Tajikistan is a predictable and cooperative actor in its international behavior. Although those in power react sensitively to external offers of sociopolitical “models” as “meddling in internal affairs,” they also purposefully utilize international assistance that furthers their transformation. This is not just because international donor assistance is indispensable to Tajikistan. The World Bank Group, with all their critical observations, recently (February 2003) reached an overall positive assessment of the Tajik government’s willingness to cooperate as well as the results. This assessment may have contributed to an international donor conference that made $430 million available in May 2001 to combat poverty and promote stabilization. This represents an increase of 54 percent compared to the results of the 1998 donor conference. Over the past five years, Tajikistan has experienced a positive international reevaluation. The United States and France expanded their military cooperation once Tajikistan joined the anti-terror coalition. After Germany became the first EU state to establish an embassy in Dushanbe immediately after Tajikistan’s independence, other EU states followed. Germany resumed its work with Tajikistan on developmental policies. The West retracted its relatively indiscriminate criticism of Tajikistan and of other central Asian countries regarding democratic and human rights problems. Tajikistan also intensified relations with its southern and eastern neighbors (China, Pakistan, India, Iran). On the other hand, relations with its main partners, Russia and the neighboring central Asian states, have been problematic. Russia failed to increase its economic involvement in Tajikistan, and Uzbekistan and Kazakhstan blocked transit traffic to and from Tajikistan, citing national security reasons. A generally tense atmosphere in regional relations is delaying the settlement of important questions such as energy supplies, the effective use of water resources, economic cooperation and the normalization of the borders.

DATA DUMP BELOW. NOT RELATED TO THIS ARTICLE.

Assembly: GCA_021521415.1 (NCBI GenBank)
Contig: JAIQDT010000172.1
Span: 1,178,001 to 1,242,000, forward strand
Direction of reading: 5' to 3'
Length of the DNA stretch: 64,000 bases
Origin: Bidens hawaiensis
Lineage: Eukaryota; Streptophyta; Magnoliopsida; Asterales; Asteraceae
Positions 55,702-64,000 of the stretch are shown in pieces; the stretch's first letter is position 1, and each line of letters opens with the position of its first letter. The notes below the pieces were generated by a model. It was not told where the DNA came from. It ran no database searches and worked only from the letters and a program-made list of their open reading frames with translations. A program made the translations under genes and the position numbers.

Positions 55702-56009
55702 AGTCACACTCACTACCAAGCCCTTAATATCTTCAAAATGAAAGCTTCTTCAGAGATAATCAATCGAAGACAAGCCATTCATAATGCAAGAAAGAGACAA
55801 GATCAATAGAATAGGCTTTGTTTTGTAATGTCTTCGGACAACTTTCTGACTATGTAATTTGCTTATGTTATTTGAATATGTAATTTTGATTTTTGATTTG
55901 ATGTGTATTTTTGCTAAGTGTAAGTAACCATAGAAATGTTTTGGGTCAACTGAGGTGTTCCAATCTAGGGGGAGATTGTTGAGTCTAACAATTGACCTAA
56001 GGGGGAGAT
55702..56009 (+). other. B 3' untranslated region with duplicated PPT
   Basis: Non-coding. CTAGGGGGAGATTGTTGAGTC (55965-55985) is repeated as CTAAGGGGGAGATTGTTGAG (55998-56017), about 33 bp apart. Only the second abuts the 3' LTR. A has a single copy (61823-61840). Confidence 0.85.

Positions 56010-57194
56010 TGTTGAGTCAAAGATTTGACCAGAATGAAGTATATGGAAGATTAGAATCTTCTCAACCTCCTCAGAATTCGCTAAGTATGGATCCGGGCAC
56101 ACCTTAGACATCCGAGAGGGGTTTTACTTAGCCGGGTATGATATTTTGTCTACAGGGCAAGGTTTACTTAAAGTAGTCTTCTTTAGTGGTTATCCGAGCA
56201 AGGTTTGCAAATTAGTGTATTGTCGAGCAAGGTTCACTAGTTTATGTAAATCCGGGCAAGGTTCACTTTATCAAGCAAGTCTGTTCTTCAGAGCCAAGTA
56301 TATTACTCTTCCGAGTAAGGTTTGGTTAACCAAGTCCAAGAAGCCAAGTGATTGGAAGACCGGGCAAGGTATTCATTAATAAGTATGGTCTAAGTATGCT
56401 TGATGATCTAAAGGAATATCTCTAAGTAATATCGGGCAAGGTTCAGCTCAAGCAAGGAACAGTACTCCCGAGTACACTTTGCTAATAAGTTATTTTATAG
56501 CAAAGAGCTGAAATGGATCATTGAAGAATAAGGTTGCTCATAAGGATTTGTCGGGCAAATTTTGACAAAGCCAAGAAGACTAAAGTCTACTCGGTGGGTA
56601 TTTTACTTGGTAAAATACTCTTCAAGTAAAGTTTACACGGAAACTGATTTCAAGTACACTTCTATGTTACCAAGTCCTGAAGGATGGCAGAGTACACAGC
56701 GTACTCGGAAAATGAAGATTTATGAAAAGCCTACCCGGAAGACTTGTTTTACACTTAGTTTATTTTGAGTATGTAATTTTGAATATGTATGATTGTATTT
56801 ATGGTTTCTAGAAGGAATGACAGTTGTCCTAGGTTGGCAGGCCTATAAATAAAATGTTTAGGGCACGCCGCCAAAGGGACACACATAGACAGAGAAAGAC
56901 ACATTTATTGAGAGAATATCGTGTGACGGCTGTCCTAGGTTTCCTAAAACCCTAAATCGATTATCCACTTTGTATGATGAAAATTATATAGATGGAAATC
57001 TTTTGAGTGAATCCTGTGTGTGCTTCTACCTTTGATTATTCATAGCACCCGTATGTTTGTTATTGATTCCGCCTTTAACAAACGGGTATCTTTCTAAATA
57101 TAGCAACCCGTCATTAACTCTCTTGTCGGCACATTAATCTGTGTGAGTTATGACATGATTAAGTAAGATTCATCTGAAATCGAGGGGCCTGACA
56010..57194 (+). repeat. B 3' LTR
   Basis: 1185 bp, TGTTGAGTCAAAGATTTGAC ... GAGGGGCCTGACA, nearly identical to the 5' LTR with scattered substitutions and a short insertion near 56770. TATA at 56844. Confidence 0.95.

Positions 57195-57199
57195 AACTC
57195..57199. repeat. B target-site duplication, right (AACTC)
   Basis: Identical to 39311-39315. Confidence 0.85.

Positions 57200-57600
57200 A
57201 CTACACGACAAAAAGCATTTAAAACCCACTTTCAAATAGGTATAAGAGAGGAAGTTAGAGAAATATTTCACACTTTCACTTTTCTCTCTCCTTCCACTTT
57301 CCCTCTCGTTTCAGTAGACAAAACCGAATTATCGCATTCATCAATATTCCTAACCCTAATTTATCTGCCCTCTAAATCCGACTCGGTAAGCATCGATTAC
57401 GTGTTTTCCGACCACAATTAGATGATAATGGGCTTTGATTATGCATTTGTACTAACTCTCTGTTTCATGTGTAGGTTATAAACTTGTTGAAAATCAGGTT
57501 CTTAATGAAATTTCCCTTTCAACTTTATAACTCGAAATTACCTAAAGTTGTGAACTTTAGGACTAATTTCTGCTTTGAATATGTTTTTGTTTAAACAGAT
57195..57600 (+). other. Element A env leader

6. Overall Evaluation

The information described above concerning starting conditions, status and evolution as well as management permit the following overall assessment:

(1) Starting Conditions. The starting conditions for transformation were extremely adverse and will remain so for the foreseeable future. The economy did not develop on its own. Government revenues were based completely on external support, which disappeared abruptly with the disintegration of the USSR. It was necessary to switch to a capitalist economic system without a national capital base; a national entrepreneurial class sprang from intense battles over property redistribution or parasitic sources (corruption, drug trade). Marginally productive resources and the infrastructure were affected substantially by a civil war. In the political realm, complex, hard-to-manage organizational challenges coincided with state formation, national consolidation and transformation of the political system. The civil war caused anarchy in the state and society along with the establishment of a “clan oligarchy” which initially blocked representative democracy. A pluralistic political landscape exists, but it is hindered in its evolution to a civic resource by the zero sum logic of the civil war and the clan oligarchy that is only fading slowly. A patriarchal, structure-bound and fragmented society is predominant in the social arena, from which the “citizen” is only just now emerging. Political consciousness is largely pre-national.